SEE THE SYMPTOMS AND DIAGNOSIS JOURNEYS OF REAL PATIENTS WITH XLH

  • 18-19 months: pediatric evaluation
    • 18-month-old female presented with leg bowing, wide-based gait, delayed walking, and poor growth; fear of climbing stairs
    • X-rays: indicative of metaphyseal dysplasia
    • Other clinical findings: strabismus, suspected to contribute to walking delay; underwent strabismus surgery
  • 28 months: orthopedic evaluation
    • Physical exam: short stature, height less than 5th percentile since age 15 months (See Growth Chart); worsened bowing and waddling gait
    • X-rays: significant bilateral genu varum with mild beaking and sloping of the proximal tibial metaphysis; metaphyseal-diaphyseal angles of bilateral proximal tibiae measured 16 degrees; bilateral irregularity of the distal femoral metaphysis also noted; femoral heads were normally located
    • Differential diagnosis: possible Blount’s disease, metaphyseal dysplasia, or physiologic genu varum
  • 29 months: genetics evaluation
    • No family history of bone disease
    • Suspected diagnosis: metaphyseal dysplasia
    • Underwent genetic testing for Schmid metaphyseal chondrodysplasia and Shwachman-Diamond syndrome; results were negative for pathologic variants
    • Diagnosis: unknown, referred to skeletal dysplasia clinic
  • 31 months: endocrinology evaluation
    • Physical exam: bilateral genu varum
    • X-rays: bilateral mild coxa vara, tibial varus (left greater than right) with metaphyseal irregularity and fraying of the distal femur, tibia, and ulna; metaphyseal widening at wrists
    • Laboratory findings (See Table)
    • Other findings: 2nd percentile for weight; 1st percentile for height (See Growth Chart)

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Growth Chart
Growth chart for 56-month-old patient with XLH
History of growth progression. Patient had short stature. At 31 months, patient was in the 1st percentile for height.
The reference percentiles on the graph are combined from the two clinical growth charts for girls 2-20 years of age provided by the Centers for Disease Control and Prevention.
  • Hypophosphatemic rickets; positive for PHEX mutation; negative in parents – spontaneous X-linked hypophosphatemia (XLH)
  • Treatment: oral calcitriol and potassium phosphate
  • 39 months: nephrology follow-up evaluation
    • Patient continued to take oral calcitriol and potassium phosphate
    • Physical exam: wide-based gait; mild genu varum; intercondylar distance 1.0 cm; bilateral mild tibial bowing
    • X-rays: mild metaphyseal fraying at distal radius and ulna; metaphyseal widening and fraying at distal femur and proximal tibia (See X-rays 1-3)
  • 54 months: further management options explored due to continued disease progression
  • Laboratory findings (See Table)

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X-ray 1: Right Wrist
Wrist X-ray of 56-month-old patient with XLH

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X-ray 2: Knees
Knees X-ray of 56-month-old patient with XLH

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X-ray 3: Legs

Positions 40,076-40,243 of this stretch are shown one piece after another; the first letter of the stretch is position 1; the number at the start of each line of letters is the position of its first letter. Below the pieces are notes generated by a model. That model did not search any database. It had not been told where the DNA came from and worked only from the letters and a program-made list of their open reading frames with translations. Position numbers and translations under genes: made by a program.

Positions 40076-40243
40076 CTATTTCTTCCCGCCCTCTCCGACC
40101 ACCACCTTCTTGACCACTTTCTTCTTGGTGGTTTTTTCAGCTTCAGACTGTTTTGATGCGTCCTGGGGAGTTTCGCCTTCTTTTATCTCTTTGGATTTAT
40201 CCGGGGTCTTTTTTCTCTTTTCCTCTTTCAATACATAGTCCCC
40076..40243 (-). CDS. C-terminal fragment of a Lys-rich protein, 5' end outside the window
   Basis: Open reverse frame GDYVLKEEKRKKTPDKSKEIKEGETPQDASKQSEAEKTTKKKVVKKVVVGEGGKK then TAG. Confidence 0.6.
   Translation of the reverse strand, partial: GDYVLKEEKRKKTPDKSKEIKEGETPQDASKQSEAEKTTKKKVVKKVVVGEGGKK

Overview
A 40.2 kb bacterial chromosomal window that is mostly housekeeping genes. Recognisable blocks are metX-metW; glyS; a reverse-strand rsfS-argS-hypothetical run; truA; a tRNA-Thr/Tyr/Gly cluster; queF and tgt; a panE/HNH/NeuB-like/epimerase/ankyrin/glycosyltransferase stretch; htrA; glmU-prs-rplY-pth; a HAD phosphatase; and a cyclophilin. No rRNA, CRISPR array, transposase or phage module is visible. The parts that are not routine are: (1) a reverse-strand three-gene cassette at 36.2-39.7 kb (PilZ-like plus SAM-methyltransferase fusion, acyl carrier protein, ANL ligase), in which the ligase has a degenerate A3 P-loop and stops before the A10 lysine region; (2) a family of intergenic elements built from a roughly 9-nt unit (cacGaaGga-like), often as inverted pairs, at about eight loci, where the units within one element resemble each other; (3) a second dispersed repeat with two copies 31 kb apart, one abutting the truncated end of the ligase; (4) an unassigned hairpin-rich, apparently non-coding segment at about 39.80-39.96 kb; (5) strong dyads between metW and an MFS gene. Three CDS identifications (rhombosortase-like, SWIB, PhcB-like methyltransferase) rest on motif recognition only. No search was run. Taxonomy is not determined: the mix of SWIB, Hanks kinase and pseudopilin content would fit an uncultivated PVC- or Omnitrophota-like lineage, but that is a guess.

Legs X-ray of 56-month-old patient with XLH

54 months: Mild metaphyseal fraying at the bilateral distal radius and ulna and to a lesser extent of the bilateral distal femoral metaphyses.

Test (referencea range unit) Results – 31 months Results – 54 months
Serum phosphorus (4.3-6.8 mg/dL) 2.9 2.5
TmP/GFR (4.0-5.2 mg/dL) 2.4 n/a
25(OH)D (≥20 ng/mL) 41 31
ALP (<156-369 U/L) 461 404
Serum calcium (9.2-10.5 mg/dL) 9.4 9.9
PTH (<10-65 pg/mL) 57 31

25(OH)D, 25-hydroxyvitamin D; ALP, alkaline phosphatase; PTH, parathyroid hormone; TmP/GFR, ratio of tubular maximum reabsorption of phosphate to glomerular filtration rate; ULN, upper limit of normal.

 

aIndicates normal range, age, and sex matched. Note that normal range values may vary depending on reference dataset. The ranges in this table were provided by the treating physician.

56-month-old female case summary timeline
  • Although the patient was seen by multiple specialists, a conclusive diagnosis was not reached over a period of 13 months, after referral to an endocrinologist; the patient was subsequently followed by a nephrologist
    • For patients with XLH, the diagnosis process can be long and laborious, and proper specialist referral can be key to early disease management
  • This patient’s disease symptoms continued to progress despite therapy with oral calcitriol and potassium phosphate

*The information for this case study was provided courtesy of Dr. Anthony Portale, Director of the Pediatric Dialysis Program, UCSF Benioff Children’s Hospital, San Francisco. This case study represents a real patient and is intended to be illustrative, not a recommendation for treatment or management. This case study does not claim to represent typical results.

Reference:

1. Centers for Disease Control and Prevention. Clinical growth charts. 2 to 20 years: girls. Centers for Disease Control and Prevention. Published May 30, 2000. Accessed March 14, 2022. https://www.cdc.gov/growthcharts/data/set2clinical/cj41c072.pdf